The Coptic Bible, its old manuscripts, and the languages relevant to it, have been the focus of the 10th International Symposium organised by St Mark Foundation for Coptic Heritage. The symposium was held from 29 January to 2 February 2023 under the patronage of Pope Tawadros II who hosted it at Logos Centre in the Western Desert’s Wadi al-Natroun monastery of Anba Bishoi, some 110km northwest Cairo.
Participants in the symposium included both seasoned and young researchers in Coptic studies; they came from Egypt and the world over, and presented some 30 papers that offered rich studies in the Coptic Bible and its manuscripts in the Sahidic, Bohairic, and Fayummic Coptic dialects. On their way from Cairo to Anba Bishoi Monastery, they stopped over at the nearby monastery of St Macarius to visit its famous manuscript library.
Pope: It’s about Life
At Logos Centre, Pope Tawadros opened the symposium with a word in which he warmly welcomed his guests and commended their dedicated work.
“We are here in Wadi al-Natroun,” the Pope said, “the historical Scetis where asceticism and monasticism thrived since the 4th century. This heritage site is now home to the modern conference centre that hosts this symposium, the Logos Centre.” The Pope gave a brief on Logos Centre, which was built in 2016 with the aim of spearheading enlightenment and cultural projects, ecumenical dialogue, hosting conventions of Coptic Church leaders and its Holy Synod, and spreading teaching.
Pope Tawadros went on to talk about the three elements on which the symposium focused: the Coptic Bible, manuscripts, and language.
“The Bible,” the Pope said, “is the Book of Life. Jesus the Lord described his words as ‘words of spirit and life’ … As you delve into your studies of the Bible, always remember that you are studying the book of the life of all humans; it gives them salvation and their lives meaning.
“The Coptic language in which the Bible under study was written is a language used in everyday life and in prayer … it reveals the life of the Copts over the ages and until the present day.”
Blood, sweat, tears
“As for manuscripts,” Pope Tawadros went on to say,” they have recorded life throughout time: public life, Church life, the Bible, and others. St Mark Foundation has been doing remarkable work in documenting and indexing manuscripts, and making them accessible to researchers in digital form on the Internet.”
Logos Centre, the Pope said, is home to the Papal Central Library, the largest Coptic library in the world. “We try to include in it everything we possibly can: manuscripts, studies, books and sources of knowledge. Manuscripts in specific may be found in many of our old churches, monasteries, and the patriarchal quarters. We exert efforts to collect them, make copies of them, index and archive them. To say nothing of the restoration and maintenance work needed for them, for we have gone into partnership with the Bibliotheca Alexandrina and the monastery of Mar-Mina in Maryut, both entities have huge experience in this field. Manuscripts were written with blood, sweat, and tears: the tears of patience, prayer, and endurance.”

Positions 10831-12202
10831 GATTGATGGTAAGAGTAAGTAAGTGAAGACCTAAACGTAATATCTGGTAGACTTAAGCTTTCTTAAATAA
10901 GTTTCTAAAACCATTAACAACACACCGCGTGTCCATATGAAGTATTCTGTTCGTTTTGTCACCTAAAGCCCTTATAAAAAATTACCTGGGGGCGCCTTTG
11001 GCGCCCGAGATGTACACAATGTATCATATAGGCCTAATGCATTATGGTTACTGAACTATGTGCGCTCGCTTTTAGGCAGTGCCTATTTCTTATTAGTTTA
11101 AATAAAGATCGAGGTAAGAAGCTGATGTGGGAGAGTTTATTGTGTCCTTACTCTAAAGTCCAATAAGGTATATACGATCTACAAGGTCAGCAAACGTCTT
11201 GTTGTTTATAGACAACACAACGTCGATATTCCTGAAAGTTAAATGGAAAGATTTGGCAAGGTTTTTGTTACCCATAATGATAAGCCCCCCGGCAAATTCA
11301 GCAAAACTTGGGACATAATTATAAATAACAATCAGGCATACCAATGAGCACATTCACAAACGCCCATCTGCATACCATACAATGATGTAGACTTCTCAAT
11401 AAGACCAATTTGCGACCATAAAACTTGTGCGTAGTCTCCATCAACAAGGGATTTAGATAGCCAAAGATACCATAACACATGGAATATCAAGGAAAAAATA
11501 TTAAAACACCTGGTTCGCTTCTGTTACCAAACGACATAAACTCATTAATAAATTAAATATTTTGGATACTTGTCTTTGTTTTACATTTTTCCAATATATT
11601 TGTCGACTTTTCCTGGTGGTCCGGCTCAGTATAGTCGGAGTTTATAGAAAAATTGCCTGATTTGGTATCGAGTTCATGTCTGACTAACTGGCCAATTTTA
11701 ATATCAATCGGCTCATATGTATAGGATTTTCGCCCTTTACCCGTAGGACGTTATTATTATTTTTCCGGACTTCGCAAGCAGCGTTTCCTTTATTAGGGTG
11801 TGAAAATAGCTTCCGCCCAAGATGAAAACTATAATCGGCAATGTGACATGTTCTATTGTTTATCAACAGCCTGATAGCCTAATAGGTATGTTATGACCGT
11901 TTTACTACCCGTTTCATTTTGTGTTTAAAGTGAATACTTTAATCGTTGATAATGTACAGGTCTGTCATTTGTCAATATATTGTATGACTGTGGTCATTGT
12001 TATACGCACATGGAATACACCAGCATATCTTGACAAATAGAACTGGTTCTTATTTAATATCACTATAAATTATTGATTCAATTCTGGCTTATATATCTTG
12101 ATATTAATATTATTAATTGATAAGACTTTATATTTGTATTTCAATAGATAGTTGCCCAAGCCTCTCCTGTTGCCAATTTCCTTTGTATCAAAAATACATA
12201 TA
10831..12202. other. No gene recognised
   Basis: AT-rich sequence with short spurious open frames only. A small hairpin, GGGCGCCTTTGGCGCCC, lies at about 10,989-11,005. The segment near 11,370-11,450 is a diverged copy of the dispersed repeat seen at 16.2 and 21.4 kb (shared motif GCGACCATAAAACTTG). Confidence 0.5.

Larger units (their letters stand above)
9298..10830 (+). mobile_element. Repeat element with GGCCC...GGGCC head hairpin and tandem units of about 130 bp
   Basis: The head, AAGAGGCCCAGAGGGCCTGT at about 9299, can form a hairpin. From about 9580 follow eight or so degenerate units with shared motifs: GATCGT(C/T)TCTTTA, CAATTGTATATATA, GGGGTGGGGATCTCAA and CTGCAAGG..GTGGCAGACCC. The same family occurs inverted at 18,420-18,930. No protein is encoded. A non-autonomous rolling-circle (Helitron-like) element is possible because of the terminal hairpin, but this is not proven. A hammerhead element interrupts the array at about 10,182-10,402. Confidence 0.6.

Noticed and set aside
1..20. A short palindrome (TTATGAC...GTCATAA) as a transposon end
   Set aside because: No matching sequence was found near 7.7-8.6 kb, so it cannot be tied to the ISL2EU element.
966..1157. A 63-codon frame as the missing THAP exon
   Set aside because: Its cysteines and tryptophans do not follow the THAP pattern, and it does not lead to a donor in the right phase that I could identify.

Takla: What use?
Hany Takla, Secretary General of the symposium, thanked all the attendants, on behalf of St Mark Foundation for Coptic Heritage. “We live in an age where all information is widely available, but we have been together studying Coptic heritage and history; we offer the outcome to our present and future. I ask you all to encourage young researchers because knowledge will only reach new generations through them. What we study should be made visible to the world, and should influence and change people’s lives.
“We live in the era of widely open virtual browsing. Our dream is no longer that our knowledge would be confined to a group of researchers and scholars all over the world, but should spread out to the public to inform them of their roots and let these roots influence their future. Our responsibility is to hand our knowledge over to everyone.
“Our world stands at a critical junction … our role is to spread knowledge of our Bible-based heritage … if not, what use is the knowledge we share?”
The papers presented dealt with the Coptic Bible, manuscripts, and language in a variety of aspects. One by Prof. David Brakke from Ohio State University was titled “The Bible, Shenoute, and the White Monastery Federation”, and examined the pivotal roles that St Shenoute the Archimandrite and the White Monastery Federation played in the history of the Coptic Bible in late-ancient and medieval Egypt. St Shenoute’s works and the manuscripts produced at the White Monastery provide crucial evidence for the text of the Sahidic Bible and possibly the Septuagint and Greek New Testament. St Shenoute rarely interpreted biblical passages in the commonly used verse-by-verse fashion; he integrated biblical quotations and allusions into his discourses so closely that the distinctions between the biblical text and its readers/hearers and between the biblical past and the Christian present were dissolved.
Dr Ivan Miroshnikov from the Swedish Collegium for Advanced Study, Uppsala, Sweden gave a brief introduction to the Fayyumic version of the Bible, first discussing the place of Fayummic literary dialects as “the great Middle Egyptian dialectal group.”
The “Bible as School Text”, presented by Prof. Lillian Larsen from the University of Redlands, informs that it was during the 4th century that biblical influence began to show on late-ancient school curriculum pedagogical use that spanned the Mediterranean.